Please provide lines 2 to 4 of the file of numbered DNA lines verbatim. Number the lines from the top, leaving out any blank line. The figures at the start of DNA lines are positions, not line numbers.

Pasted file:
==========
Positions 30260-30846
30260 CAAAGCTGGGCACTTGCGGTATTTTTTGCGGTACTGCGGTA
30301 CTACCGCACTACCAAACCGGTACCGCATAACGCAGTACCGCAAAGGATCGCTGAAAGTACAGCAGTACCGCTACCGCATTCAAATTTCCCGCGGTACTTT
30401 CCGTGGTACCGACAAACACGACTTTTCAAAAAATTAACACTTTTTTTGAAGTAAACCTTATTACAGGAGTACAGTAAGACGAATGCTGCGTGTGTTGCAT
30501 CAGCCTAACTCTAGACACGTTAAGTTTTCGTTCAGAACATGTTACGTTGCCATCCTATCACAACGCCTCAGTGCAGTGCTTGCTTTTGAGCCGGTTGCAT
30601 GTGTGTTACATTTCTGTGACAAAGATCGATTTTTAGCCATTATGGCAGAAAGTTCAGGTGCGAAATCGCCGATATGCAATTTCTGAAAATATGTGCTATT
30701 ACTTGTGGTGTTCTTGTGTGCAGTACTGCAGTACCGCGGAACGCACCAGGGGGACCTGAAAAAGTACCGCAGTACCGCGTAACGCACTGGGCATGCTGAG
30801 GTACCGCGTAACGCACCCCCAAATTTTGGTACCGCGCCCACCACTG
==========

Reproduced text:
30260 CAAAGCTGGGCACTTGCGGTATTTTTTGCGGTACTGCGGTA
30301 CTACCGCACTACCAAACCGGTACCGCATAACGCAGTACCGCAAAGGATCGCTGAAAGTACAGCAGTACCGCTACCGCATTCAAATTTCCCGCGGTACTTT
30401 CCGTGGTACCGACAAACACGACTTTTCAAAAAATTAACACTTTTTTTGAAGTAAACCTTATTACAGGAGTACAGTAAGACGAATGCTGCGTGTGTTGCAT